Expert forensic anthropologist testifies in Ryan Lane murder trial
WARNING: Details in this story are graphic and may be disturbing to some. Discretion is advised.
CALGARY – An expert in forensic anthropology told jurors in the Ryan Lane murder trial that the remains found northeast of Calgary were human.
After months of searching a 13,000-acre zone near Beiseker, investigators came across a burn barrel.
Inside, police made a grisly discovery: what the Crown alleges to be the charred remains of Lane.
Three people are accused of killing Lane over custody of the child he fathered with Sheena Cuthill. She’s charged with first-degree murder along with her husband Tim Rempel and his brother Will Rempel.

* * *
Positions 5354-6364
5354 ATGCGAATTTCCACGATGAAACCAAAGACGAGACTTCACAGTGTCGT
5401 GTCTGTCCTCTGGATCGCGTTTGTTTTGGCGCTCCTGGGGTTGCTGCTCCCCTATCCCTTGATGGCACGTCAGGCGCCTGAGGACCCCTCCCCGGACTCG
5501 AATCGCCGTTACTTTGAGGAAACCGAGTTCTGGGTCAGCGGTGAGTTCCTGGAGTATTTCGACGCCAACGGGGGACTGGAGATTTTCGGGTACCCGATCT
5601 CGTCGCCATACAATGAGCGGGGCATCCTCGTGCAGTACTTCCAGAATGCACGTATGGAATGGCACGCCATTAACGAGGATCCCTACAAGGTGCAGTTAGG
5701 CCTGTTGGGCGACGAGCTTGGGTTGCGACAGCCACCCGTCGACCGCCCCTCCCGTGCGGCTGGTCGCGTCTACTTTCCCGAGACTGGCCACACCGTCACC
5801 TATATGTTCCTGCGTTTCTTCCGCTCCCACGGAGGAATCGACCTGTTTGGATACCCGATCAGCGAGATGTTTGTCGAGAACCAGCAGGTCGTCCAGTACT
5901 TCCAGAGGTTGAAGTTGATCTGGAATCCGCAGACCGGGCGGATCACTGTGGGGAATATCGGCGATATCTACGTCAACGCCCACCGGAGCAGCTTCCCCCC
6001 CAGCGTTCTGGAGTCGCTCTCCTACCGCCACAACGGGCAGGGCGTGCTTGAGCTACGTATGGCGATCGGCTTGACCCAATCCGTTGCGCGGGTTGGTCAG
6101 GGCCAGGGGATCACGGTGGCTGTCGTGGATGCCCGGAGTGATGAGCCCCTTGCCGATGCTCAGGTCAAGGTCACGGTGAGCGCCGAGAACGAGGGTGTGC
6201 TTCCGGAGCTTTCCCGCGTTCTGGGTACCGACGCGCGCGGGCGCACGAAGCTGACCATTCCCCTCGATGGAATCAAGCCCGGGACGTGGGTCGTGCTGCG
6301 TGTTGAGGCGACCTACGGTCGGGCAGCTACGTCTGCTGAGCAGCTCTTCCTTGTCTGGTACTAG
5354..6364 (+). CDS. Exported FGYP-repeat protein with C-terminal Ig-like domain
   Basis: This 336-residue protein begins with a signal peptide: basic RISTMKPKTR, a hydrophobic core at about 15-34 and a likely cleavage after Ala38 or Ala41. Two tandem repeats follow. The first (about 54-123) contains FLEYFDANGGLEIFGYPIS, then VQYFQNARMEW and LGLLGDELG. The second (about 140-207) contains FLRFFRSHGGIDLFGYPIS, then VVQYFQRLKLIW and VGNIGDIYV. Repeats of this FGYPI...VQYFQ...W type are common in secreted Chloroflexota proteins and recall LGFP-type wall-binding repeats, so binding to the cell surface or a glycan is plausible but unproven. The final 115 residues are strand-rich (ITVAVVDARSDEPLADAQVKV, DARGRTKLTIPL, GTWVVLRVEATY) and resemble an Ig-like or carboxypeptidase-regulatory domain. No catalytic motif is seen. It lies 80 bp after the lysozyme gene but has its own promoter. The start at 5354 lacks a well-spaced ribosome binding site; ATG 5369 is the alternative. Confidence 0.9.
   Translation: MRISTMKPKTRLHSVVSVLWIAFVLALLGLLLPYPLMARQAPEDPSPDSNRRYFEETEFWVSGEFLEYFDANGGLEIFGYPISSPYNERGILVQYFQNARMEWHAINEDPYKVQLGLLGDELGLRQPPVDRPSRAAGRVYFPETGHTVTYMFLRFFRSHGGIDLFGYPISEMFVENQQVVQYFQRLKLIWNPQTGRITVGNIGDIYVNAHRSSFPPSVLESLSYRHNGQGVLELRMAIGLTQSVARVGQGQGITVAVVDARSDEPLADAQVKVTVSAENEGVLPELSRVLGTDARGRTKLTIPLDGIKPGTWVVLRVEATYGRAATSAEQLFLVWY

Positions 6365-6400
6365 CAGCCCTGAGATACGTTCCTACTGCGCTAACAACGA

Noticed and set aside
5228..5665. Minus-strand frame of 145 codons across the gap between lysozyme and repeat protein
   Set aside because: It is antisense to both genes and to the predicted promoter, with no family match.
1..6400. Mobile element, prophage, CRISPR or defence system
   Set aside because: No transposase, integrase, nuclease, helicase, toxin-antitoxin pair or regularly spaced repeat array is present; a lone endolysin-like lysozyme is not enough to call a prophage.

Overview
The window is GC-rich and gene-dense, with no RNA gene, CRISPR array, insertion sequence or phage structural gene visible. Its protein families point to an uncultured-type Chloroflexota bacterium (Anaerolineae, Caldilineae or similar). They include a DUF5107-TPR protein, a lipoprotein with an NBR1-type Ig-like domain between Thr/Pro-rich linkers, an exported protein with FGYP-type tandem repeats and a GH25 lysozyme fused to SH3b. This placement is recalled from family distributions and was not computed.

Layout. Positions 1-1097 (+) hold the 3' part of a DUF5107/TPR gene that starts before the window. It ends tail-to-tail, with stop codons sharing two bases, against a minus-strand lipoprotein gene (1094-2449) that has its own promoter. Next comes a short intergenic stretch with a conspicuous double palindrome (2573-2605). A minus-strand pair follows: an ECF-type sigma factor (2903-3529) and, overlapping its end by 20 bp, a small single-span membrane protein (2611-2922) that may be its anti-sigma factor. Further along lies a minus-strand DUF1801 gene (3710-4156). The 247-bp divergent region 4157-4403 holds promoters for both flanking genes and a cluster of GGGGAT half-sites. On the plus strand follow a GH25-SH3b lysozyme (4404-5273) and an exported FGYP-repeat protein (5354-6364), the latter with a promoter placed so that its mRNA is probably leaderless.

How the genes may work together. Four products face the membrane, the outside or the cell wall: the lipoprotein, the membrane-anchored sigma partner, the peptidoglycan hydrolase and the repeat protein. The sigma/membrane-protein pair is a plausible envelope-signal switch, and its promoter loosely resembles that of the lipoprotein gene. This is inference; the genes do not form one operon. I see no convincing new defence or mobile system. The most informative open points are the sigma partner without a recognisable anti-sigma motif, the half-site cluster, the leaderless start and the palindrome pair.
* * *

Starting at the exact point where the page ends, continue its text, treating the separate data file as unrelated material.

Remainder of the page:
The first bone removed from the burn site was a vertebrae.
University of Calgary professor, Dr. Mary Anne Katzenberg, was taken to the inactive gravel pit for a closer look. Katzenberg was able to identify dozens of bones and bone fragments.
She told the jury all of the bones were human and all belonged to one person.
“We found part of the lower jaw. We also found some teeth,” Katzenberg testified Thursday.
Two diagrams were shown to the court, highlighting just how many bones were able to be identified.
“This was a complete individual in the barrel,” she explained.
Many of the bones were not identifiable to specific parts. Katzenberg testified: “bones basically explode in a fire situation and that was the case here.”
Although the remains were too charred to determine gender, Katzenberg was able to narrow down the age of the person to between 19 and 30 years.
Lane was 24 when he disappeared.
Police were led to the gravel pit after cellphone “pings” from the accused led them to the Beiseker area.
© 2016 Shaw Media